Unions are considering a revised pay offer from National Grid as the FTSE-100 giant looks to put an end to its industrial relations crisis.
Around 2,500 staff, including control-centre workers and some engineers, are currently working to rule at a time when National Grid desperately needs them to be available to work overtime.
National Grid's boss, Steve Holliday, has offered improved terms of a 2.5 per cent increase for the year to July and 3 per cent over each of the next two years. There is also a one-off, 1 per cent bonus for this year.
This is up from last year's settlement of a 7.2 per cent increase over three years. However, a potential sticking point is that National Grid has demanded that the unions – Unison, Unite and Prospect – suspend industrial action before concluding the agreement.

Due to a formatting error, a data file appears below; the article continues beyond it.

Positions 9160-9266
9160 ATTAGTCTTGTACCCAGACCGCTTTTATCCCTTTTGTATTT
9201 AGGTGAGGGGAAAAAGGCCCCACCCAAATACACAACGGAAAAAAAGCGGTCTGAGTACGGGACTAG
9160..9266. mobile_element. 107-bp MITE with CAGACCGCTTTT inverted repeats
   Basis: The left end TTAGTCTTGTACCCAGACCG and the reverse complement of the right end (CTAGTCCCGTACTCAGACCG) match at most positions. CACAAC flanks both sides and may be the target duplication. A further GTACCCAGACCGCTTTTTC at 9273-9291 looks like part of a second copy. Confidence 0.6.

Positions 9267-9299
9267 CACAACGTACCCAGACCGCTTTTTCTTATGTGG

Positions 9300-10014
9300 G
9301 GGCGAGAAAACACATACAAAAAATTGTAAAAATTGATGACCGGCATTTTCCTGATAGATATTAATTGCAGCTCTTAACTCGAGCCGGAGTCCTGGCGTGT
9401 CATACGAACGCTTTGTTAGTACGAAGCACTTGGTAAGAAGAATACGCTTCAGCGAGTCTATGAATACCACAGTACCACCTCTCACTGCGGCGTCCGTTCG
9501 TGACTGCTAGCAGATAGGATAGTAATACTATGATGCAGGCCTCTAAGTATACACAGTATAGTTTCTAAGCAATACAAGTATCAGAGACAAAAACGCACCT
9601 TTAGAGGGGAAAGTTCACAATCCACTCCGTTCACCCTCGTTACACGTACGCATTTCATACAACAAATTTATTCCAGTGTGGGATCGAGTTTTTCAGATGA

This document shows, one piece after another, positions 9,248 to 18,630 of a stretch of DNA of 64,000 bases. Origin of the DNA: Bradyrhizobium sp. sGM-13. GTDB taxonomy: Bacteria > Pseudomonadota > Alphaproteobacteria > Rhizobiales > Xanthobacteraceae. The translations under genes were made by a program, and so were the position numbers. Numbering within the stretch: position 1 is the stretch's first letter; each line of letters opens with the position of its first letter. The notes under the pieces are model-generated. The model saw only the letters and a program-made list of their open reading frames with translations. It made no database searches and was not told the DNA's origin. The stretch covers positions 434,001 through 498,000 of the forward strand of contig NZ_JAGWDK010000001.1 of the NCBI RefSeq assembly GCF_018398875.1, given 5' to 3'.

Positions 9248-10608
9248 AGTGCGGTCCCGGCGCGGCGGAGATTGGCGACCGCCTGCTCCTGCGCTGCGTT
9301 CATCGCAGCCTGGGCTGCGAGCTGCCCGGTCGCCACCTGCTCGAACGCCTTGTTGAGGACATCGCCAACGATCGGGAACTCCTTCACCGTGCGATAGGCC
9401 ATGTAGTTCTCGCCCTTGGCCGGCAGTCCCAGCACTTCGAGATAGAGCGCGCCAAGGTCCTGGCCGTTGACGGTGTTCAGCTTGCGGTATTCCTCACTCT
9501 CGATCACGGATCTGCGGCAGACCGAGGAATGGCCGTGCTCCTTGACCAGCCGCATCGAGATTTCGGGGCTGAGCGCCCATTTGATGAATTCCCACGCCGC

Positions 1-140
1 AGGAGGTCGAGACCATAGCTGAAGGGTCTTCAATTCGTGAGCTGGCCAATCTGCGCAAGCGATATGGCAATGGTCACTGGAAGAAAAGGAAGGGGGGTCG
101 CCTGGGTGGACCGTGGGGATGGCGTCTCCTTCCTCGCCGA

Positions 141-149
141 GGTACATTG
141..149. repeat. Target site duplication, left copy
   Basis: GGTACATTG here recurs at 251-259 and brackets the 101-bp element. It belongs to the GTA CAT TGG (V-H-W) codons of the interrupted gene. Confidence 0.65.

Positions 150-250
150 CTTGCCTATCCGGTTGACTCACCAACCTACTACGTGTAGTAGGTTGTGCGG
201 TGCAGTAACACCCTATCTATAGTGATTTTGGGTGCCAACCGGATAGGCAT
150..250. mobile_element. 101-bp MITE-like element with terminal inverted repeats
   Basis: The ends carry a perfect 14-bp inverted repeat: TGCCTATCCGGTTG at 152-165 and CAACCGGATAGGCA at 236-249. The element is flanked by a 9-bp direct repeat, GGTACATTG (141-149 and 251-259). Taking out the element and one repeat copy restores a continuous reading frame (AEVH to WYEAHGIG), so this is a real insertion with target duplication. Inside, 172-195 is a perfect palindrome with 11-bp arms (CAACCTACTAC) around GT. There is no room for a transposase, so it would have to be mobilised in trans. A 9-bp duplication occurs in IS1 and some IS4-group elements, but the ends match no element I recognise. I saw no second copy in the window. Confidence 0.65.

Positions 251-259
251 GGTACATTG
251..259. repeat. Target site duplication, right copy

At least two of the unions are thought to object to this condition, though Unison is believed to be informally balloting members in response to National Grid's offer.
Industrial action is spreading throughout the economy as the coalition's cuts start to bite. On Friday, Post Office workers voted overwhelmingly in favour of a strike over pay, job security and the future of the network.
National Grid shares closed at 572p on Friday, up 0.5p on the start of the day's trading, valuing the company at nearly £20bn.